Are You Ready for Frankenfish?

The world's first man-made animal may soon land behind your grocer's fish counter.

January 4, 2013

GMO salmon filets are swimming towards your fish counter, but without labeling, you'll never know when they arrive.

While Congress and the president had U.S. citizens transfixed on the "fiscal cliff" and budget negotiations at the end of 2012, the Food and Drug Administration (FDA) released its draft environmental assessment of genetically engineered (GE) salmon, carrying this man-made animal one step closer to grocery market fish counters.


Environmentalists and food-safety advocates were not pleased. "This was a very narrow assessment, and it's the wrong framework for FDA to be making such crucial decisions," says Colin O'Neil, director of government affairs for the Center for Food Safety, a nonprofit that has opposed GE salmon through its website, ever since manufacturer AquaBounty first sought approval for the animal's introduction to the market.

The Fishy Risk the FDA Is Taking with Your Health

This man-made fish is an Atlantic salmon bred to contain genes of a variety of wild Pacific salmon called a Chinook salmon and from an ocean pout, a fish that resembles an eel. The combination of genes allows the fish to grow year-round, rather than only during spring and summer, as natural salmon do. And as a result, AquaBounty's salmon grows to 24 inches long, rather than 13, and clocks in at an average of 6.6 pounds, rather than 2.8.

Intended for human consumption, this fish isn't being approved as a food, and that's one of the biggest problems with the approval process, says O'Neil. Instead, it's being approved as a "new animal drug." "That means that a lot of the impacts won't go assessed," O'Neil says. The new-animal-drug application process wasn't designed to assess human health, he adds, so the FDA is using the company's own two-week-long safety trial to assume that the fish is safe for human consumption.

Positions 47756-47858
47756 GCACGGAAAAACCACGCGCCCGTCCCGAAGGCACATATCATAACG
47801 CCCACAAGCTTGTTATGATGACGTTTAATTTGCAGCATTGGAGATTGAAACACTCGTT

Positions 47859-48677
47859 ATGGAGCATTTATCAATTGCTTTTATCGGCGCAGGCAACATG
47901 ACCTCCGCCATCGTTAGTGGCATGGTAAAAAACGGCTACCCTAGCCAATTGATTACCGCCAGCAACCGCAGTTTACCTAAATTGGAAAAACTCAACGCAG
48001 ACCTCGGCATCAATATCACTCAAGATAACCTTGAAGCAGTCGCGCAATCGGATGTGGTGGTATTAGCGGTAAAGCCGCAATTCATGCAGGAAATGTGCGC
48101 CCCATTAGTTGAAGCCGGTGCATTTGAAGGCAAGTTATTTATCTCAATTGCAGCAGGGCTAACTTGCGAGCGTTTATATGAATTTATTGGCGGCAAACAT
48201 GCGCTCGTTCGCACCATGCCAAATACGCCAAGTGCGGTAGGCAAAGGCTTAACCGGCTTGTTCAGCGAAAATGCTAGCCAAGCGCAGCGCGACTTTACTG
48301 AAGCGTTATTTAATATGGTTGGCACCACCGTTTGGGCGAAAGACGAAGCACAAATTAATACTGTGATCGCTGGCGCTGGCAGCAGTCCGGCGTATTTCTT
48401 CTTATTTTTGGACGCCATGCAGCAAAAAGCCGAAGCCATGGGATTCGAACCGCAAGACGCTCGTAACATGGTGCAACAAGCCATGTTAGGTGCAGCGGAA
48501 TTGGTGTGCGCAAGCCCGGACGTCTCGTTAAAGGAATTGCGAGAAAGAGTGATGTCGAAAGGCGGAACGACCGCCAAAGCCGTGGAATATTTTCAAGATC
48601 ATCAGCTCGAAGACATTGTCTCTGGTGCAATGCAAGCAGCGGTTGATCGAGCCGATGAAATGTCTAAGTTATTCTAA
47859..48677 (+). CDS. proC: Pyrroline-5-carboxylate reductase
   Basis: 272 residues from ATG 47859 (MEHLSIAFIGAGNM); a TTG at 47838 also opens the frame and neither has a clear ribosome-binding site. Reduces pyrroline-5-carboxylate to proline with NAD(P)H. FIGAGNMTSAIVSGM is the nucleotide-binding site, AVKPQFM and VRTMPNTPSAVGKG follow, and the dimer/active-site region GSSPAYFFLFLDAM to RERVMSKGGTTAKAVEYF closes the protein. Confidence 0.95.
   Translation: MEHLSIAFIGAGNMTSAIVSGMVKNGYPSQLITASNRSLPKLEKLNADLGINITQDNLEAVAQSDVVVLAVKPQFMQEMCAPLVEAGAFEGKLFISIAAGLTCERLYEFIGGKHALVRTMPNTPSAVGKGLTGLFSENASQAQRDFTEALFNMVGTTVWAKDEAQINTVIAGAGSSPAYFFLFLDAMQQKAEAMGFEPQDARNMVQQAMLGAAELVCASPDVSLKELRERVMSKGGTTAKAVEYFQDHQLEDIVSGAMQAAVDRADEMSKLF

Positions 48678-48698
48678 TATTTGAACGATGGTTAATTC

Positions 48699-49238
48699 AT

And, he adds, "most animal drugs can't reproduce in the wild when they escape," referring to the potential for the new salmon's eggs or the full-grown animals to either get washed or escape into nearby streams. That could pose disastrous problems for the already endangered wild Atlantic salmon population and for salmon farms. O'Neil says that there's a possibility that AquaBounty could wind up pursuing Monsanto-like patent protection cases against wild fishermen who catch an escaped wild salmon or against fish farmers whose fish breed with escaped GE salmon and thus become contaminated with its patented genes.

The Truth about Salmon

"That is a really important question that a lot of fisherman are really concerned about," O'Neil says. "Who's liable to clean up the mess if a fish escapes?"

That type of environmental havoc escaped the FDA's environmental assessment because, as the report states, since the fish won't be raised in the U.S., the U.S. environment (which is home to the last remaining wild Atlantic salmon stocks and a small number of salmon farmers) wasn't considered. The eggs will be raised in Prince Edward Island, Canada, and then shipped to Panama, where they'll grow into salmon.

For 90 days, ending February 25, 2013, the FDA will be accepting public comment on its draft environmental assessment, and you can provide your thoughts on; search for docket number FDA-2011-N-0899-0002.

Healthiest Salmon on the Planet Face Unprecedented Threats

When this salmon achieves final approval, and it's expected it will be as soon as the FDA's comment period is over, it will be sold unlabeled at fish counters. Alaska is the only state to have passed a law requiring labeling of this GE salmon, in an effort to protect the wild Alaskan salmon industry, but no other state, nor the FDA, is requiring labeling. Your best bet, given that, will be to continue buying only wild Alaskan salmon; federal law does require that wild fish and farmed fish be labeled as such, and GE salmon will qualify as farmed.

Photo Credit: AquaBounty

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